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- Volume 22, Issue 3, 2011
Stellenbosch Law Review = Stellenbosch Regstydskrif - Volume 22, Issue 3, 2011
Volume 22, Issue 3, 2011
Tensions between vernacular values that prioritise basic needs and state versions of customary law that contradict themSource: Stellenbosch Law Review = Stellenbosch Regstydskrif 22, pp 823 –844 (2011)More Less
This paper departs from a statement made by an elderly female traditional councillor in a Swati-speaking area when consideration was being given to reallocating some farming fields as residential stands for others. She communicated that she loved her field but that she would not choose to retain it if that meant that someone else would have no place to live. She expressed this as a fundamental value in her society.
Other studies have found similar values embraced by different vernacular groupings in South Africa. In these "communal" areas, rights in property are often overlapping and shared. Competing claims over shared property are prioritised on the basis of need, use, contribution made, and care given to others. This is so especially in land distribution and succession wherein security and survival are key motivating factors.
This paper reflects on these vernacular rural value systems in light of scholarship that challenges conceptions of rights as boundaries functioning exclusively - to protect autonomy by keeping others out. This literature rather conceives of rights in more inclusive terms, focusing on how they work in practice to structure the relationships on which people depend for basic survival. Moreover, this literature perceives the content of rights as contextually defined, through inclusive participatory processes. This body of theory is particularly useful when applied to the realm of socio-economic rights wherein a primary ethic in living customary law is that the basic needs of each member should be prioritised in balancing relative rights.
The paper goes on to show how official versions of customary law apply top-down conceptions of authority that privilege the powers of senior traditional leaders in ways that compromise the rights of ordinary people. Accordingly, the paper argues that the often more democratic and egalitarian rights existing in terms of living customary law provide a better departure point in attempts to give effect to socio-economic rights and alleviate poverty in rural areas.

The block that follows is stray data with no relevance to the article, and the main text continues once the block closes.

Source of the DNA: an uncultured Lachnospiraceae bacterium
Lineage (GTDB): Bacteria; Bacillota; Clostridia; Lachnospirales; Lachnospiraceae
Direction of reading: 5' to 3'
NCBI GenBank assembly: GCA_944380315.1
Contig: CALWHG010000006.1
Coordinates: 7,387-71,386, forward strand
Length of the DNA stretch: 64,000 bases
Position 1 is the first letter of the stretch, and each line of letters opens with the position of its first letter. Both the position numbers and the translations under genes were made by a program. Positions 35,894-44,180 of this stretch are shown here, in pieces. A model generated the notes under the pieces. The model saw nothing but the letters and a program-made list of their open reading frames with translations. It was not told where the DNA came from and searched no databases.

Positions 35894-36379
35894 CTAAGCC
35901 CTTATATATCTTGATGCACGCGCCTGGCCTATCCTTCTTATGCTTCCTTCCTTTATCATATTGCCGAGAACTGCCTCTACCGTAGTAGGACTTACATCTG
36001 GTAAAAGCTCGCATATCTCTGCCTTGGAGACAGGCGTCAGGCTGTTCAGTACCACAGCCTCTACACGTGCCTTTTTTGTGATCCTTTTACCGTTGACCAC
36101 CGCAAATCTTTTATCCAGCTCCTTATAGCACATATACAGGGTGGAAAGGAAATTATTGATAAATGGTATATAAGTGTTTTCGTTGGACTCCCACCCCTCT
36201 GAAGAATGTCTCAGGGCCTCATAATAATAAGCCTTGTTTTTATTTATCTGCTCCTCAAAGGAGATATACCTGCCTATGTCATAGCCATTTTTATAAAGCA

Developing the common law of contract in the light of poverty and illiteracy : the challenge of the ConstitutionSource: Stellenbosch Law Review = Stellenbosch Regstydskrif 22, pp 845 –864 (2011)More Less
The constitutional settlement that ushered in democracy in South Africa did not summarily erase apartheid from the social and economic landscape. The drafters of the Constitution understood that erasure would not be achieved by way of one silver bullet. It could only occur by way of a journey towards the egalitarian vision prefigured in the constitutional text. At the same time the drafters understood that legal rules which reinforced patterns of power required reconfiguration if the journey was to be undertaken. The idea was that the Constitution, whether through a specific right or the influence of its normative framework, itself based upon the foundational principles of dignity, freedom and equality, would be central to a reconfiguration of the background rules in terms of which all economic activity took place. Viewed within the matrix of this compelling observation, it was to be hoped that the distributive importance of the ground rules of contract would have been the subject of careful interrogation by the courts. This paper seeks to engage with key cases in which South African courts, in effect, ignored these challenges when deciding disputes based upon the law of contract. The record reveals that the courts either eschewed the significance of the Constitution or simply nodded in the direction of the Constitution, before proceeding in the opposite direction. This paper employs the realist work of Robert Hale to illustrate that rules which assign property rights and which impact upon the nature and enforcement of contractual claims profoundly shape economic relationships. In short, if the ground rules are changed, an alteration of social and economic relationship may well take place.
Author Karl KlareSource: Stellenbosch Law Review = Stellenbosch Regstydskrif 22, pp 865 –874 (2011)More Less
I had the honour - and daunting task - of offering concluding reflections at the Law and Poverty Colloquium with an eye toward drawing together some major threads of the discussion. I repeat here the gratitude I then expressed for the energy and imagination of the many people who made the Colloquium a great success. In the brief compass of these remarks, I cannot possibly survey the rich array of research and analysis we shared, and I have precious little insight to add. I particularly regret short-changing the challenging papers on policy questions.